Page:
Frequently, insurance companies deny claims that should be covered under policies in order to increase their bottom line, in hopes that the consumer won't’ actually fight for the coverage they deserve because they believe that they have no recourse.

JG Winter, a brain injury lawyer, says that he has had many clients that have had this problem, which is why he knows exactly what to do if your insurance claim is denied. Thankfully, he has put it in writing for you to refer to if something like this ever happens to you. Here is what he says to do:

If you have a policy, know it.

Read your evidence of coverage (which is your contract with your insurance provider) and carefully assess how the plan could be interpreted in your favor or in your insurance provider's favor. Be familiar with any appeals process.

Make sure you have the entire policy or coverage booklet and all of the endorsements. Now read them. Increasingly, these documents are written in a language an average person can follow. You will often find that your claim is covered under the policy for some reason which had not occurred to you.

If you don’t have these documents, the company must provide them. 

Request an explanation from your insurance provider for any denial - and get it in writing:

Request an explanation from your insurance provider for any denial - and get it in writing:

Make the call. Some experts say that up to half of the claims initially rejected are paid upon review.

The Insurance Code requires that the company must give you the basis for the denial of your claim in writing. Demand that they do so and compare the reasons given with the policy or coverage booklet.

Often the solution to your problem will become obvious at this point. Many errors are corrected at this stage by, for example, providing a letter from your doctor or other evidence which might cause the claims adjuster to change his or her mind.

The company must provide you with any personal information, like lab tests or medical records, they relied on in denying your claim.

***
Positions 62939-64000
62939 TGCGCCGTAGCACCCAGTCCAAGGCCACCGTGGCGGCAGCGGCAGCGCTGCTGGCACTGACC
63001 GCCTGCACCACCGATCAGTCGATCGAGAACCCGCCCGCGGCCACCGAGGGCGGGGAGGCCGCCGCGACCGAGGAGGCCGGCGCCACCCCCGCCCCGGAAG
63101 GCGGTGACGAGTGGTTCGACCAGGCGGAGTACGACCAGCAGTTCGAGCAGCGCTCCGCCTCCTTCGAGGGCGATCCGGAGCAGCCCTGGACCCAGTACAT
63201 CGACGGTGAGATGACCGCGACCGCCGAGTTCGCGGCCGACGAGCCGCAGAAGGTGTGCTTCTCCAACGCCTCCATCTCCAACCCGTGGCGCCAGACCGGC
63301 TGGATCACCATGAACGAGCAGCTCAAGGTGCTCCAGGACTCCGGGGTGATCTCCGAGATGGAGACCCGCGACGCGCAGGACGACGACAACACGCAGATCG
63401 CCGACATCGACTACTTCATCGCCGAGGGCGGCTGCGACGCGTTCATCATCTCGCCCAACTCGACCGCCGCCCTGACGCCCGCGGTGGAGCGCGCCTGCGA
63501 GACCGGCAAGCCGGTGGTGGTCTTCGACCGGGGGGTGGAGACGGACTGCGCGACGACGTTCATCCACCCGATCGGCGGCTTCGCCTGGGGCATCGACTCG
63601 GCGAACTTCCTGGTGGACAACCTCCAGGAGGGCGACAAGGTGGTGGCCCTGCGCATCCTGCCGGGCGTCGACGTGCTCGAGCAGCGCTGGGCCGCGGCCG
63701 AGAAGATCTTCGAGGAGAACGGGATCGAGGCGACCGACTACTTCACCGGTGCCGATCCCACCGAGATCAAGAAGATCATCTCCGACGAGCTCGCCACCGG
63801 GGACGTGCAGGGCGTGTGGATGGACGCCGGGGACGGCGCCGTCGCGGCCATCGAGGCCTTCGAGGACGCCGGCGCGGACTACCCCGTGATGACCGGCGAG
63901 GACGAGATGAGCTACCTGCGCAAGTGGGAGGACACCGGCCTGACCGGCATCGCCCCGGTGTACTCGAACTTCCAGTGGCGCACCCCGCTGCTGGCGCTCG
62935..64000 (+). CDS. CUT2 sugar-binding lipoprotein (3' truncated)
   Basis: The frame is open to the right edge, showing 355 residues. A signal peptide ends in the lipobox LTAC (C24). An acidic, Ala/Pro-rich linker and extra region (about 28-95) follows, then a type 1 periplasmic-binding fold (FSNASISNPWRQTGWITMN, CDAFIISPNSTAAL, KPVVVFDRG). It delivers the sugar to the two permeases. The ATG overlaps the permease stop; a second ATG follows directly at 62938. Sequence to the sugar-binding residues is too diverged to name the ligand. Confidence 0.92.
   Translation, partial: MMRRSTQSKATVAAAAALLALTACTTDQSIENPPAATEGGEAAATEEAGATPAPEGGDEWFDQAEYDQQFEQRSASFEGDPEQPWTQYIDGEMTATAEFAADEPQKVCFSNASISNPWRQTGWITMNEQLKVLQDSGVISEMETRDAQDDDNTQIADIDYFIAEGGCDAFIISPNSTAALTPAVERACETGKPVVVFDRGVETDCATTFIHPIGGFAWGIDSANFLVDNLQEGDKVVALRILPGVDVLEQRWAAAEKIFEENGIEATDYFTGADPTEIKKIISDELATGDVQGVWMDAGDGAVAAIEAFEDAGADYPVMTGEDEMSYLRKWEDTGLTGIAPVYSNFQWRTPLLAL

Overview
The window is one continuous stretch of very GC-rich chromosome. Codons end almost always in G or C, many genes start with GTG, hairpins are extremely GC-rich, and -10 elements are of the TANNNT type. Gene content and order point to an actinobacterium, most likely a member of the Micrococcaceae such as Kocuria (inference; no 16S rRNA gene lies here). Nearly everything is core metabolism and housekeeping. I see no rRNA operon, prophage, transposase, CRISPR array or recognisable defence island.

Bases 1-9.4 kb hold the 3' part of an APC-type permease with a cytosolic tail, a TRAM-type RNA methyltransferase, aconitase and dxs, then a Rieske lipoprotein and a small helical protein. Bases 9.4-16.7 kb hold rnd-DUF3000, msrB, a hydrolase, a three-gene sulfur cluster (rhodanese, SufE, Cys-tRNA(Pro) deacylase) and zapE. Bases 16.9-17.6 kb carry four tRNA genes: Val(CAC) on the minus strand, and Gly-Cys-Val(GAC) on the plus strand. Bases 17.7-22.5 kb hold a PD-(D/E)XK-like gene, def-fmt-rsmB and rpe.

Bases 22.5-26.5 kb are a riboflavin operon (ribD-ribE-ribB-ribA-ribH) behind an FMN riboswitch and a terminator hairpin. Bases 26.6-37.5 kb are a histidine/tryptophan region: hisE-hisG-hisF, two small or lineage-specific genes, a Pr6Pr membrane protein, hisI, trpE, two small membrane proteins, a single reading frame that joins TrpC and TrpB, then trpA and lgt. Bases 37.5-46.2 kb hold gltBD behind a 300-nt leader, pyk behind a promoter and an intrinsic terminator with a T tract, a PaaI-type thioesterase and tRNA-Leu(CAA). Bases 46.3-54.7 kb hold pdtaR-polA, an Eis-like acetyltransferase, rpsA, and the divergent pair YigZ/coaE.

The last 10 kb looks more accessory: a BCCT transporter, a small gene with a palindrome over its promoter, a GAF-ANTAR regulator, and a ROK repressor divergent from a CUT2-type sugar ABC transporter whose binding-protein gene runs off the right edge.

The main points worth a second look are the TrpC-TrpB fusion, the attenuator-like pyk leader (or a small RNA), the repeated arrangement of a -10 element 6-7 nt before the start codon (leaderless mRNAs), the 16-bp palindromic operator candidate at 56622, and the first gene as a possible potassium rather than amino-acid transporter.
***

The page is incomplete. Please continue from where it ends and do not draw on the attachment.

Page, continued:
Carefully document everything:

Good notes help you remember what was said, will aid anyone who tries to help you, and can be used to support your case in the event you need legal assistance.

Keep notes of each telephone conversation or other contact you have with the people working on your claim. Keep track of the date, time, identity, and title of each person involved.

This will avoid having to tell the story twice, personalizes your case, and helps make sure you're speaking with someone who has the power to help you.

Always keep correspondence and put your communications in writing so the company cannot ignore you or pretend that you have not pressed your claim. If you are given an "opinion," request that it be provided in writing. Follow up all oral contacts with the company with a letter ("As we discussed today...").

Send everything by certified mail. This will avoid the possibility of a company saying the correspondence was not received.

Educate yourself about your condition:

Ask your doctor(s) for support and assistance. Don’t be shy. A denial may be something as simple as an incorrect medical code assigned to your file.

Request your doctor write a letter for you explaining why the claim should be covered, or why the company's reason for denying the claim is incorrect.

Remember:

  • State your questions/requests clearly and concisely; don't allow a misunderstanding to come between you and what you want.
  • Stick to the subject at hand; no one cares about what happened during your Aunt Tilly's operation.
  • Remain firm, don't be intimidated. If your claim has been rejected, you have a right to find out why.

Read Also:

Arina Smith

I enjoy writing and I write quality guest posts on topics of my interest and passion. I have been doing this since my college days. My special interests are in health, fitness, food and following the latest trends in these areas. I am an editor at OnlineNewsBuzz.

Leave a Reply

Your email address will not be published. Required fields are marked *